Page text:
Indonesia: Fluctuating investment and high subsidy spending impede higher growth potential, says World Bank Report

March 18, 2014

Jakarta, March 18, 2014 – Fluctuating investment growth, reflecting lower export prices and tighter financing conditions, as well as regulatory uncertainties, will continue to moderate Indonesia’s growth rate to 5.3 percent for 2014, says a new World Bank report.

Policy reforms are key to supporting growth, which at 5.7 percent for 2013 has fallen from 6.5 percent in 2011, reports the March 2014 edition of the Indonesia Economic Quarterly.

“Forward looking public policy making would consolidate Indonesia’s economic success.  These policy adjustments include redirecting high subsidy spending to more pressing needs such as increasing infrastructure investment, improving the investment climate, and improving service delivery at the local level” says World Bank Country Director for Indonesia Rodrigo Chaves.

In 2014, subsidy spending is expected to increase to approximately 2.6 percent of GDP, compared to 2.2 percent of GDP in 2013, and above the current 2014 budget allocation.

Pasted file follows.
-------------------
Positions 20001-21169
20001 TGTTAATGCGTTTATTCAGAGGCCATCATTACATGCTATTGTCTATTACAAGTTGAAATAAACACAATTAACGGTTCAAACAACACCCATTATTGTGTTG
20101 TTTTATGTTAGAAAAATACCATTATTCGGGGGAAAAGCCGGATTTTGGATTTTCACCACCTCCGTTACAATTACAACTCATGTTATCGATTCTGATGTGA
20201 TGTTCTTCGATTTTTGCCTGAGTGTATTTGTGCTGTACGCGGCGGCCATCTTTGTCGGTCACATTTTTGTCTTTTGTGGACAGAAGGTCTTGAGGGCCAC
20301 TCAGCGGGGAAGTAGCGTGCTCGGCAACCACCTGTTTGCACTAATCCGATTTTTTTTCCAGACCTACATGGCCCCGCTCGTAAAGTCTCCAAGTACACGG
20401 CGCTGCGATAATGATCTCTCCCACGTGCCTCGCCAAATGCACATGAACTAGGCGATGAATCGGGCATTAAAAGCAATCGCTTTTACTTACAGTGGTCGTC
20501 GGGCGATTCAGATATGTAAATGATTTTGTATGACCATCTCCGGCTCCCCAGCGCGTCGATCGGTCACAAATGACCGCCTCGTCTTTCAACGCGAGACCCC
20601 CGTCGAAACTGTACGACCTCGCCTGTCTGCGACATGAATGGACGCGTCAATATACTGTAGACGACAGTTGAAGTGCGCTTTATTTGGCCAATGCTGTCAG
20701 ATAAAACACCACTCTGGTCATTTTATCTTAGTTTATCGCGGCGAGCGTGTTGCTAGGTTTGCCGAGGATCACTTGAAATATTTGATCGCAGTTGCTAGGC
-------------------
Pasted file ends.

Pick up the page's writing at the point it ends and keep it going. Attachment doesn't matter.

Meanwhile, recent policy and regulatory developments, including the partial ban on mineral exports, have heightened uncertainty for long-term investors and add to budget pressures. The World Bank estimates that the ban will negatively impact net trade by USD $12.5 billion and result in USD $6.5 billion of losses in fiscal revenues (royalties, export taxes, and corporate income tax) for three years starting from 2014.

“Positive signs are emerging in global growth.  But challenges remain for Indonesia, including flat terms of trade, higher interest rates and policy uncertainty. In light of ongoing economic risks and Indonesia’s ambitious development agenda, minimizing regulatory uncertainty and sustaining reforms should be a priority ,” says Jim Brumby, World Bank Lead Economist and Manager of the Poverty Reduction and Economic Management unit.

The marked narrowing of the current account deficit in the last quarter to USD 4.0 billion shows that tighter monetary policy and exchange rate flexibility are working.

However, the drag on trade from the mineral exports ban and subdued commodity prices lead the World Bank to project only a modest narrowing of the current account deficit for 2014 as a whole, to 2.9 percent of GDP compared with 3.3 percent in 2013.  The majority of the contribution to the improved trade balance over the past year has been through reduced imports.

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